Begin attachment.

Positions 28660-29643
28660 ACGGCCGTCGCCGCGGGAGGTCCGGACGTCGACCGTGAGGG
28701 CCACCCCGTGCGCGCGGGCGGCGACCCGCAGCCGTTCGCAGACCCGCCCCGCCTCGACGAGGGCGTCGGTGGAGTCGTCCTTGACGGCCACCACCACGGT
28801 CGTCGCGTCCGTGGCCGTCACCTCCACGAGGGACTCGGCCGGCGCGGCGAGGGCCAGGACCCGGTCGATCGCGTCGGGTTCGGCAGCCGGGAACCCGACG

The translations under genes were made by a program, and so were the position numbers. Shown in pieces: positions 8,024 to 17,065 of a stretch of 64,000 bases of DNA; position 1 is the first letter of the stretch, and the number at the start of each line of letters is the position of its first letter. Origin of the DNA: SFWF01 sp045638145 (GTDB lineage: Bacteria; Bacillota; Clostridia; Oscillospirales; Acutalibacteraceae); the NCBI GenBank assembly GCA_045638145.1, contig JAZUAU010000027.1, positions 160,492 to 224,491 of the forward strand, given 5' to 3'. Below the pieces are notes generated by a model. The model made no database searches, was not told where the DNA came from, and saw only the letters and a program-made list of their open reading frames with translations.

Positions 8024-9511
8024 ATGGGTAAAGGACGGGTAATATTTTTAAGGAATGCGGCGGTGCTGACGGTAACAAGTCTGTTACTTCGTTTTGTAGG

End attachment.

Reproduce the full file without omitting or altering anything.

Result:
Positions 28660-29643
28660 ACGGCCGTCGCCGCGGGAGGTCCGGACGTCGACCGTGAGGG
28701 CCACCCCGTGCGCGCGGGCGGCGACCCGCAGCCGTTCGCAGACCCGCCCCGCCTCGACGAGGGCGTCGGTGGAGTCGTCCTTGACGGCCACCACCACGGT
28801 CGTCGCGTCCGTGGCCGTCACCTCCACGAGGGACTCGGCCGGCGCGGCGAGGGCCAGGACCCGGTCGATCGCGTCGGGTTCGGCAGCCGGGAACCCGACG

The translations under genes were made by a program, and so were the position numbers. Shown in pieces: positions 8,024 to 17,065 of a stretch of 64,000 bases of DNA; position 1 is the first letter of the stretch, and the number at the start of each line of letters is the position of its first letter. Origin of the DNA: SFWF01 sp045638145 (GTDB lineage: Bacteria; Bacillota; Clostridia; Oscillospirales; Acutalibacteraceae); the NCBI GenBank assembly GCA_045638145.1, contig JAZUAU010000027.1, positions 160,492 to 224,491 of the forward strand, given 5' to 3'. Below the pieces are notes generated by a model. The model made no database searches, was not told where the DNA came from, and saw only the letters and a program-made list of their open reading frames with translations.

Positions 8024-9511
8024 ATGGGTAAAGGACGGGTAATATTTTTAAGGAATGCGGCGGTGCTGACGGTAACAAGTCTGTTACTTCGTTTTGTAGG